The U.S. bishops on Wednesday approved an “introductory note” to give voting guidance to Catholics, which included the passage of a last-minute amendment emphasizing that opposing abortion is the preeminent priority for the bishops’ conference.
The measure was approved at the fall gathering of the U.S. bishops’ conference, held in Baltimore, with no floor debate over the amendment.
The question of abortion had been closely debated in prior meetings, with previous discussion about whether abortion should be described in the document as the pre-eminent priority of the conference.
The text approved Wednesday included an amendment that was not publicly available, but was part of a slate of amendments recommended for passage by the task force of bishops which drafted the introductory note.
Multiple sources confirmed to The Pillar that the amendment reads, “The threat of abortion remains our preeminent priority because it directly attacks our most vulnerable and voiceless brothers and sisters and destroys more than a million lives per year in our country alone.”
The amendment is a change from the draft of the text distributed to bishops ahead of their plenary meeting this week, which stated that opposing abortion is “a preeminent priority” for the bishops, but did not single it out as the single foremost issue in political life.
The new introductory note was approved overwhelmingly, by a vote of 225-11, with seven bishops abstaining.
Soon after the vote, a spokesperson for the USCCB said the conference did not wish to comment.
“Forming Consciences for Faithful Citizenship” is the U.S. bishops’ guidance on political responsibility for Catholics. First published in 2007, the bishops typically approve new, updated versions about a year before presidential elections.
In recent years, the document’s references to abortion have become a heated topic, with a vocal minority of bishops opposing language suggesting that abortion is the preeminent political issue in America.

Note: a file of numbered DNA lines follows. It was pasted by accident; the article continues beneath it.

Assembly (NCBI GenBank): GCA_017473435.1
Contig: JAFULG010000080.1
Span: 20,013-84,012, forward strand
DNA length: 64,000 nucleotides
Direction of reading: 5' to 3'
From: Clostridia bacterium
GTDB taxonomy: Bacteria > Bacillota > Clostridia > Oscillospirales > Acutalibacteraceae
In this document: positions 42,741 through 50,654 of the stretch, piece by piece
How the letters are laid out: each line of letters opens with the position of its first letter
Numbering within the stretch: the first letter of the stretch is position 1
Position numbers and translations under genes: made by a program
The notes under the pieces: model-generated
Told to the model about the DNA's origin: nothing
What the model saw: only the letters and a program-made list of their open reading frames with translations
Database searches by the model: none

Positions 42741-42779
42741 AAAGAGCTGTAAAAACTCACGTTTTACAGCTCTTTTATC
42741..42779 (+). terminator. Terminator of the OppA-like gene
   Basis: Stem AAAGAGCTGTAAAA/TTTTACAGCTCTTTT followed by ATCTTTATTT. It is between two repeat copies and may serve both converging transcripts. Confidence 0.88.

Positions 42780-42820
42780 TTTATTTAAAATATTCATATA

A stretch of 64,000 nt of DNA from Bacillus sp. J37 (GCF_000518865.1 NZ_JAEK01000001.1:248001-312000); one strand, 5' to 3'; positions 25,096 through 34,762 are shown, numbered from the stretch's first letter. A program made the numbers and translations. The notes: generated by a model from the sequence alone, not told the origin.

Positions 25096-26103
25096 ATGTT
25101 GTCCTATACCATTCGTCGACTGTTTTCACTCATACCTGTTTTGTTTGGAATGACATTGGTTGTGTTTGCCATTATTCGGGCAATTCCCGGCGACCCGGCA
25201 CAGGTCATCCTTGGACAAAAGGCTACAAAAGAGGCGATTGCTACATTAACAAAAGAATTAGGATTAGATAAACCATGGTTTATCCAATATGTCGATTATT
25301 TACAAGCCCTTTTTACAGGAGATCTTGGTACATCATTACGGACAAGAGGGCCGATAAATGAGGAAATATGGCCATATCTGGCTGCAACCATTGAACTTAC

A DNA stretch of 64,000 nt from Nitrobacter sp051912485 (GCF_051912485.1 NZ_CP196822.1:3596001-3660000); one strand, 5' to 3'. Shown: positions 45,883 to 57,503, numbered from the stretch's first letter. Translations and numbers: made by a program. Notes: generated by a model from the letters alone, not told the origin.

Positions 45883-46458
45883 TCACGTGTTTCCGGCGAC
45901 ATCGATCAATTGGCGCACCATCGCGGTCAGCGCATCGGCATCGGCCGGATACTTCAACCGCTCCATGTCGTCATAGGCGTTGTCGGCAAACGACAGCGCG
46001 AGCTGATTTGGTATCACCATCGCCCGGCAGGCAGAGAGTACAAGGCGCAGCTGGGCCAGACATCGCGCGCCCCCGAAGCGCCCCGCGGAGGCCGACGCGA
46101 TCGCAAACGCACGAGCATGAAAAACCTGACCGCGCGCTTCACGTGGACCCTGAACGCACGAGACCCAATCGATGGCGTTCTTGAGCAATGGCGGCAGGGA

At the U.S. bishops’ meeting in 2019, bishops debated a short introductory letter to “Faithful Citizenship,” which they intended to publish ahead of the 2020 presidential election.
Amid their debate, San Diego’s Bishop Robert McElroy — now a cardinal — raised objection to a draft line in the bishops’ 2019 text, which said that “the threat of abortion remains our preeminent priority because it directly attacks life itself.”
While he urged the inclusion of a text from Pope Francis in the bishops’ letter, McElroy called the bishops’ “preeminent” line about abortion “at least discordant” with the pope’s teachings.
“It is not Catholic that abortion is the preeminent issue that we face as a world in Catholic social teaching. It is not,” the bishop said.
Bishop Joseph Strickland, formerly of Tyler, Texas, and Archbishop Charles Chaput both publicly objected to McElroy’s argument.
“I am against anyone stating that our saying [abortion] is ‘preeminent’ is contrary to the teaching of the pope. Because that isn’t true. It sets an artificial battle between the bishops’ conference of the United States and the Holy Father which isn’t true. So I don’t like the argument Bishop McElroy used. It isn’t true,” Chaput said, to applause from the bishops.
Last year, the bishops voted to punt on giving “Faithful Citizenship” a comprehensive overhaul — a project likely to be highly contentious when they take it up.
Instead – by an overwhelming vote – they decided to publish this year an introductory letter and other supplementary materials, and tackle revisions to the document immediately after the 2024 election.
Until it was amended Wednesday, the draft text of the 2023 introductory note referred to abortion as “a preeminent priority” — language which allows for the possibility that other priorities also share a preeminence for the bishops.
But that language – possibly used as a compromise to avoid a protracted fight – was amended before Wednesday’s vote.
Sources told The Pillar that the text went through the normal amendment process – a bishop proposed the change to the Faithful Citizenship task force, led by Archbishop William Lori of Baltimore and composed of bishops from various conference committees.
The task force recommended it for approval. A debate among the full body of bishops is not necessary to amend the text of the introductory note.